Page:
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Australia: Phone Tap Laws Threaten Press Freedom

Australia: Phone Tap Laws Threaten Press Freedom, Says Meaa

SYDNEY: (MEAA/Pacific Media Watch): New laws, passed by the Senate yesterday, give law enforcement agencies power to intercept phone calls, emails and text messages of innocent people. This extreme surveillance law poses a severe threat to press freedom - journalists can assume their conversations with sources will be intercepted at any time, says Australia's media union.

Spies, police and other security agencies will be able to use B-party warrants to tap phones belonging to a suspect's family, friends, colleagues and lawyer. Other agencies, such as the Australian Tax Office, Customs, and the Australian Securities and Investment Commission (ASIC), will have the power to access stored communications such as email and SMS.

"This new law targets anyone who interacts with suspects of serious crime, though they are not themselves suspected of anything. The rights of innocent third parties are jeopardised by this excessive and invasive law," said Media, Entertainment and Arts Alliance federal secretary Christopher Warren.

"From today, every Australian is a potential target. Despite government assurances to the contrary, there is a real concern that these laws could be used arbitrarily by the authorities" he said.

For journalists this law poses a particular threat to their work. Those journalists who do contact terror suspects for a story may have their phones tapped, giving authorities access not only to conversations with the suspect but also those of other, innocent sources. At any time police could be listening, obliterating any professional right the journalist has to protect the confidentiality of his or her source.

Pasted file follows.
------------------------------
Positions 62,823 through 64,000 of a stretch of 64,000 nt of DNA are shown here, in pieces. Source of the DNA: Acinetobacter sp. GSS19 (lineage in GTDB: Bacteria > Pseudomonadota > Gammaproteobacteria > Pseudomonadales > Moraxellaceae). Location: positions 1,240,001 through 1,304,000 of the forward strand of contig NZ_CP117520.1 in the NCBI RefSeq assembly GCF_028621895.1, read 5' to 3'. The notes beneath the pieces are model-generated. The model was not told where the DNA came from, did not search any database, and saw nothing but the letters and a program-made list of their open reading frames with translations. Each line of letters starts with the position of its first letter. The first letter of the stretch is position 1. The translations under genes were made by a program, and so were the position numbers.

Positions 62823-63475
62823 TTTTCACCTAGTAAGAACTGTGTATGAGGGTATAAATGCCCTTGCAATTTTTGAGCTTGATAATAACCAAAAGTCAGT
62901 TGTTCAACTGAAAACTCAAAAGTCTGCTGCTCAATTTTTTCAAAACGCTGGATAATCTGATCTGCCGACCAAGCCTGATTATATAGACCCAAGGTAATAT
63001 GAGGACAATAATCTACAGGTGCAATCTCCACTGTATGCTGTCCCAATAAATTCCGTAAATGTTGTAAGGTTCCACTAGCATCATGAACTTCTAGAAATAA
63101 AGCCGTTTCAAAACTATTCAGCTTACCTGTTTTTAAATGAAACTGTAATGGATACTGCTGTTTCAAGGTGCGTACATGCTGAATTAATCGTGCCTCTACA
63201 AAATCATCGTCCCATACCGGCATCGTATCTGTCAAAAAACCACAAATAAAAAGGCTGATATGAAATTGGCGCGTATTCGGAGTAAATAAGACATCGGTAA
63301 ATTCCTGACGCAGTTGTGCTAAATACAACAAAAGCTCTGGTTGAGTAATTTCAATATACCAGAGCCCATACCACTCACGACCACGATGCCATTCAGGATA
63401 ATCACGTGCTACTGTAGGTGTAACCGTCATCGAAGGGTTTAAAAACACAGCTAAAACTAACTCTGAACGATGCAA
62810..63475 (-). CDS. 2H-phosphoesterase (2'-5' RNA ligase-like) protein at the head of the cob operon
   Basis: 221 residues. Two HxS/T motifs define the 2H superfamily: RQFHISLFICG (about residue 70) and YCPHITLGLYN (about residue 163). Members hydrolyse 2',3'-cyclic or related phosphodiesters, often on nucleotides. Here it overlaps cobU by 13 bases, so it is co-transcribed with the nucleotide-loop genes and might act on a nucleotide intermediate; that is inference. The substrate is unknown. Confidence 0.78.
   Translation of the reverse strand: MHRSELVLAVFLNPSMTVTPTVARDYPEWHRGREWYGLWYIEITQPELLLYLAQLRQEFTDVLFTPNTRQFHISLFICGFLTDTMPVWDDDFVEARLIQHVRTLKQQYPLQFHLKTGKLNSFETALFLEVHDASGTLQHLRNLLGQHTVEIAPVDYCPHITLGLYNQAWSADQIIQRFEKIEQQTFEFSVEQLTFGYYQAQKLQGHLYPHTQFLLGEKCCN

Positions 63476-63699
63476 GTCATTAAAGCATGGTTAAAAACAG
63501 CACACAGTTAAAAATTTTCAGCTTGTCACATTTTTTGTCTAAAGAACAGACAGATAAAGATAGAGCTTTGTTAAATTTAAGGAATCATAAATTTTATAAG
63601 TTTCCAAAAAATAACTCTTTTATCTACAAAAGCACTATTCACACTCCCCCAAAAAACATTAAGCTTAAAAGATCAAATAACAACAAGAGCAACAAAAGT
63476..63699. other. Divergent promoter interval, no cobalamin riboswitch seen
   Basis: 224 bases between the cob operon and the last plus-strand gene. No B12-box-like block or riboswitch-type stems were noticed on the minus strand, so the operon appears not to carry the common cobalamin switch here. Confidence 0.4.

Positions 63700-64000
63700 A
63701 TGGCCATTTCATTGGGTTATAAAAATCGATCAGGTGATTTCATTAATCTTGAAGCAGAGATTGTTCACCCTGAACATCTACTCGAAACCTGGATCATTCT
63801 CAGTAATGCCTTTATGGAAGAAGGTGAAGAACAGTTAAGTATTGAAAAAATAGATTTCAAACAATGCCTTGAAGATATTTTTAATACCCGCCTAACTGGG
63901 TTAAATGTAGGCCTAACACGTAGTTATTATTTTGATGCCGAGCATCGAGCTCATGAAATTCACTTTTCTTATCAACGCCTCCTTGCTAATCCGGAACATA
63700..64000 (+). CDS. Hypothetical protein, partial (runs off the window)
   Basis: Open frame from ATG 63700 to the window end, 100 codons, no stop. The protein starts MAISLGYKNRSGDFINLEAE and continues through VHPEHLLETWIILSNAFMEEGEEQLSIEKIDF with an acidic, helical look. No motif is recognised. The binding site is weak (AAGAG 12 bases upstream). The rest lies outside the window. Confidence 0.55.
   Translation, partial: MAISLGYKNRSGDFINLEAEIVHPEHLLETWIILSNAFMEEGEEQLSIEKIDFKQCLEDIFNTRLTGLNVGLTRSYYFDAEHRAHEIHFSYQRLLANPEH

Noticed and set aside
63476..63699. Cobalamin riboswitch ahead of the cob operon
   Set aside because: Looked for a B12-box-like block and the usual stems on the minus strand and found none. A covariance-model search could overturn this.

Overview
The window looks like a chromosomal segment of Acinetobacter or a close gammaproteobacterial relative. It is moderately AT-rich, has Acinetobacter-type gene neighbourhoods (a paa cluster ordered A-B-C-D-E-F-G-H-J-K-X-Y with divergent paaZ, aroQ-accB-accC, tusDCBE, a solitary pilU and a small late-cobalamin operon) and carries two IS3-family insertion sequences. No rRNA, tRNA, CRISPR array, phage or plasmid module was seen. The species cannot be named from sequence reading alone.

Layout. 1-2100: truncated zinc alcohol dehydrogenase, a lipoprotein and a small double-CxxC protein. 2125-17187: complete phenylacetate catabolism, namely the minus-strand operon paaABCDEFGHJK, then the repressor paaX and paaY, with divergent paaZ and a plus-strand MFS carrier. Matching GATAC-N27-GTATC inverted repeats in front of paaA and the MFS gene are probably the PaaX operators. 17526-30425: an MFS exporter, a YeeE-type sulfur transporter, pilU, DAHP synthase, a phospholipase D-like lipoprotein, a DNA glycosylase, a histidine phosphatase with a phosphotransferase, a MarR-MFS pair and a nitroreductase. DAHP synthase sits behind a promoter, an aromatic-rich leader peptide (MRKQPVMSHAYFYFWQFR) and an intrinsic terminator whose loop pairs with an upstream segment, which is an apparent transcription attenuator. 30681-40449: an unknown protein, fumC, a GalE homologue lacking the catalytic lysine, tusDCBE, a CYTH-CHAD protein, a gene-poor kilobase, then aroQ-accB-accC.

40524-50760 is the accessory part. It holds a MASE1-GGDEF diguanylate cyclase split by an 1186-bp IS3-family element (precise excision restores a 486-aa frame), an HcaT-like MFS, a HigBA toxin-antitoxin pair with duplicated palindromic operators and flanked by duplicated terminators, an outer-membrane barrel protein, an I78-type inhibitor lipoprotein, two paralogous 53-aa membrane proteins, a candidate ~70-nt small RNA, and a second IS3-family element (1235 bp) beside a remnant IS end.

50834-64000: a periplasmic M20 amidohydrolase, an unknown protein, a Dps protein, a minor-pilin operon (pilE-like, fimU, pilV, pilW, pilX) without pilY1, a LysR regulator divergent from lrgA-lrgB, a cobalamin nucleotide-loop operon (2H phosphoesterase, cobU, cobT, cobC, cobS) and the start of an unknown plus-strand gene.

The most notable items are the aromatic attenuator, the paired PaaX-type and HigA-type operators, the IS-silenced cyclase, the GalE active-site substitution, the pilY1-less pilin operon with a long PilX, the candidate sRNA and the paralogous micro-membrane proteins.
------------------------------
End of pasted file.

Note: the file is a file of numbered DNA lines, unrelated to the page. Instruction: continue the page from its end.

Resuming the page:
"Without public faith in the journalists' promise to protect sources, much crucial information in the public interest would not come to light," said Warren.

"The government's attempt to destroy this trust will result in fewer people speaking out and a public left with nothing but government spin and other media stunts."

According to figures released by the New South Wales Council for Civil Liberties early this year, Australia issues 75 percent more telecommunications interception warrants than the US. Per capita, this translates to 26 times more warrants than the US. In Australia non-judges issue 76 percent of all warrants, whereas in the US only judges can issue warrants.

"This new law, like the recently enacted anti-terror laws, is unnecessary given the legislation already in place to gather evidence in relation to crime suspects. There is no reason to take that a step further and inhibit civil rights and press freedom," said Warren.



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